Truckload rate increases will feel like a rocket ship

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Commentary

A few weeks ago, we highlighted the market pressures that were creating the “Mother of Capacity Shortages”. We nailed it. In fact, looking at the spot rate data and the aggregation of data of demand volume, our headline might have been a bit of an understatement. Carriers have started to report seeing little friction in getting rate increases from shippers, suggesting that market sentiment is changing. And the impact will be huge. 

Over the past week, we have been studying demand data from across the marketplace. Using over 150 different technical indicators of demand data and rate information, plus talking to a number of executives across the trucking landscape, we are certain that contract rate increases will be sustainable and much larger than most expect. And the intracycle rate increases have started. 

Truckstop.com said this was the highest number of load postings in its company’s history. DAT also reported record activity on its load board, suggesting the capacity in the market has been tapped and shippers were resorting to brokers to find capacity in the super-volatile spot market. This is a function of excess demand in the market related to a strengthening economy, a strained labor market that keeps capacity from coming back, and a seasonal peak season shipping cycle (and yes two monsterous hurricanes). 

In fact, one CEO of a large asset van carrier that focuses in the expedited team market said, “This is different than any market I have ever seen before. I have been around this business for over 40 years and I have never seen an environment like this. I have heard people compare it to 2004, but that wouldn’t do justice to what we are seeing.”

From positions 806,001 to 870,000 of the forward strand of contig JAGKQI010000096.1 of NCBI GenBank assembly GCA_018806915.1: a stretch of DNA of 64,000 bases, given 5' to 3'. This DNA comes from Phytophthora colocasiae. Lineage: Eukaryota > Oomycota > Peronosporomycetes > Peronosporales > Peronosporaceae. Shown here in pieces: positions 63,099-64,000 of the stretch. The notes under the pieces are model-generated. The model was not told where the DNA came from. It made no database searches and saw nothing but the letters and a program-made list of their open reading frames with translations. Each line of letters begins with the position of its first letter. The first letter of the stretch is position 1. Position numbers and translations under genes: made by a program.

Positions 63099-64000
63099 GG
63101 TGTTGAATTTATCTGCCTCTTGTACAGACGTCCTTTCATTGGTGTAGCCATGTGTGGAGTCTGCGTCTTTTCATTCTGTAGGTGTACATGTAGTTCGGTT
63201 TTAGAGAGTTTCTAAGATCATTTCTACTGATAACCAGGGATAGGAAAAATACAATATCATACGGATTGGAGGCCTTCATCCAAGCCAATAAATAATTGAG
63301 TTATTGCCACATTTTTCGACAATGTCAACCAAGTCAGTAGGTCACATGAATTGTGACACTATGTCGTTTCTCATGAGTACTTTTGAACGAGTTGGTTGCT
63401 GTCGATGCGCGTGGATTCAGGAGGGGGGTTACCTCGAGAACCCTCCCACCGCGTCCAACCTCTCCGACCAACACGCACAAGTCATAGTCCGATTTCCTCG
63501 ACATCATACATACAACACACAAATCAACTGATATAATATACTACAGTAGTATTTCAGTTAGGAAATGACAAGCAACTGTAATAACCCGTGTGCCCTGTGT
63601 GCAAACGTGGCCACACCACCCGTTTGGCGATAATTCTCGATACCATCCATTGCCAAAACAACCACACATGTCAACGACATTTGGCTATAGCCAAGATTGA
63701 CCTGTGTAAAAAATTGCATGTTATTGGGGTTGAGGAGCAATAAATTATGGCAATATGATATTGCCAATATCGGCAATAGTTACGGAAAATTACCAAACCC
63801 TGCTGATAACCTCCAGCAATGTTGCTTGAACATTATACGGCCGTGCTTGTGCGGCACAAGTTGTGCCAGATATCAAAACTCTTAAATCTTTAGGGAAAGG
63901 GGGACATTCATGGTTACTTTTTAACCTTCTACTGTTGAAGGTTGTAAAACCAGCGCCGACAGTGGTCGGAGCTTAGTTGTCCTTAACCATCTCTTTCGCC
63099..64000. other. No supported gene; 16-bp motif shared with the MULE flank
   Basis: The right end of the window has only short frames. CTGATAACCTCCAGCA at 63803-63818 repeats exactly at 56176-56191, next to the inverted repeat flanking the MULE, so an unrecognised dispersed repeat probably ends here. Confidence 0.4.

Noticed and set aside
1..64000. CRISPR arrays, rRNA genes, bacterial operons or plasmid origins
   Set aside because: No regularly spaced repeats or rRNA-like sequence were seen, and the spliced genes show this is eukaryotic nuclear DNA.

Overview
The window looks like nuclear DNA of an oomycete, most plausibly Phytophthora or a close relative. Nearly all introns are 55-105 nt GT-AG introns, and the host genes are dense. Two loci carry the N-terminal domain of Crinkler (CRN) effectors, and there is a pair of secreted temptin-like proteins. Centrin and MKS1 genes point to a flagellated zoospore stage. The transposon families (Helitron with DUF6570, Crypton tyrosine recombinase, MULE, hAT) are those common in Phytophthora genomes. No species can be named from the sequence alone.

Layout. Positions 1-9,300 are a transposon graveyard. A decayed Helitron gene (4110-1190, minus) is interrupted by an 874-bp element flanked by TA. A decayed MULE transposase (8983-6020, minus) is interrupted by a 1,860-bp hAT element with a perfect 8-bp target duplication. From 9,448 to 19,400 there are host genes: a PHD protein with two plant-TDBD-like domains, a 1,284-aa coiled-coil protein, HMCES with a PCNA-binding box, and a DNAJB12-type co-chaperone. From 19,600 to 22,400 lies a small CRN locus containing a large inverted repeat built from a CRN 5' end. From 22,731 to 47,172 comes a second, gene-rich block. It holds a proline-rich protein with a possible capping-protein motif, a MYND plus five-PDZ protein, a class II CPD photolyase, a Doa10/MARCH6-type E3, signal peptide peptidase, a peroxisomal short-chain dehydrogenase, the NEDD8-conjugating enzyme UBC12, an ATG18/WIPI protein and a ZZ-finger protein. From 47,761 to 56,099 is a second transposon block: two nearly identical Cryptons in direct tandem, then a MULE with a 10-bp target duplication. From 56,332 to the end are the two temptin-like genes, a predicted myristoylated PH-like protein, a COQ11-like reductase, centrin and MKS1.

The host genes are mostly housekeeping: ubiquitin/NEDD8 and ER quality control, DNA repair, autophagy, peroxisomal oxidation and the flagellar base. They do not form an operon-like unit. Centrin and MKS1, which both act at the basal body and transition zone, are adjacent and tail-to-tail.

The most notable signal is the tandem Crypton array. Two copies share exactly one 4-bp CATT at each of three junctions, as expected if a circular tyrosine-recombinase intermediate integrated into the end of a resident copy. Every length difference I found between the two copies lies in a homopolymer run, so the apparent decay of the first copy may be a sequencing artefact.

Telling, considering that some lanes in the contract market saw as much as 6% rate increases back in 2004, making it one of the greatest rate accelerators in the market history. Granted, the economy was on fire (the Bush tax cuts had cycled through the economy in 2003) and new hours-of-service rules that were implemented then exacerbated this. Seeing 30-50% jumps in the spot-market were not unheard of. Plus, 2003-2005 seemed like a hurricane factory, with storms like the Florida Four, Jeanne, Isabel, and Katrina. All of this had a tremendous impact to the supply-demand equation.

According to one source we spoke with, a super large intermodal player sent out a letter to top shippers on Friday informing of an imminent lane-by-lane rate increase that would take effect almost immediately. This is a significant development and suggests that not only does one of the largest intermodal carriers believe they can get rate increases, they are willing to do so intracycle. 

Other carriers mentioned that shippers were complaining about service, but then asking for more capacity in the same conversation. Many of those additional loads came with rate increases. Even shippers with the largest purchased transportation budgets were almost begging for capacity and willing to take very aggressive rate increases, even if it were on their contract business. 

One of the largest shippers in the US, spending nearly $5B freight transportation mentioned double-digit increases were expected in their budget, suggesting that +10% contract rate increases would not be shocking. 

The larger carriers are not waiting to have out-of-cycle rate increase conversations. In fact, when shippers scream about service failures, the savviest carriers are using this as an opportunity to get rate increases, reminding shippers that their days of setting the market are over with. For months we heard that contract rates in 2018 would increase by 2-4%. In the past few weeks, our estimates are closer to 9%, plus or minus 2.5% percent (6.5% to 11.5%) in terms of year-over-year increases in contract rates. This is unusually high, but this is an unusual market where carriers have gained instant control over pricing in the market and shippers have little capacity elasticity.

Wall Street is also taking notice. The truckload carrier stocks have been on a run lately, suggesting that the big-money traders also see the same trends (Wall Street is usually ahead of the game in understanding the freight markets vs. the folks in the physical market). When the truckload providers report in a few weeks, we won't be surprised to see the carrier CEOs report very bullish outlooks into next year. 

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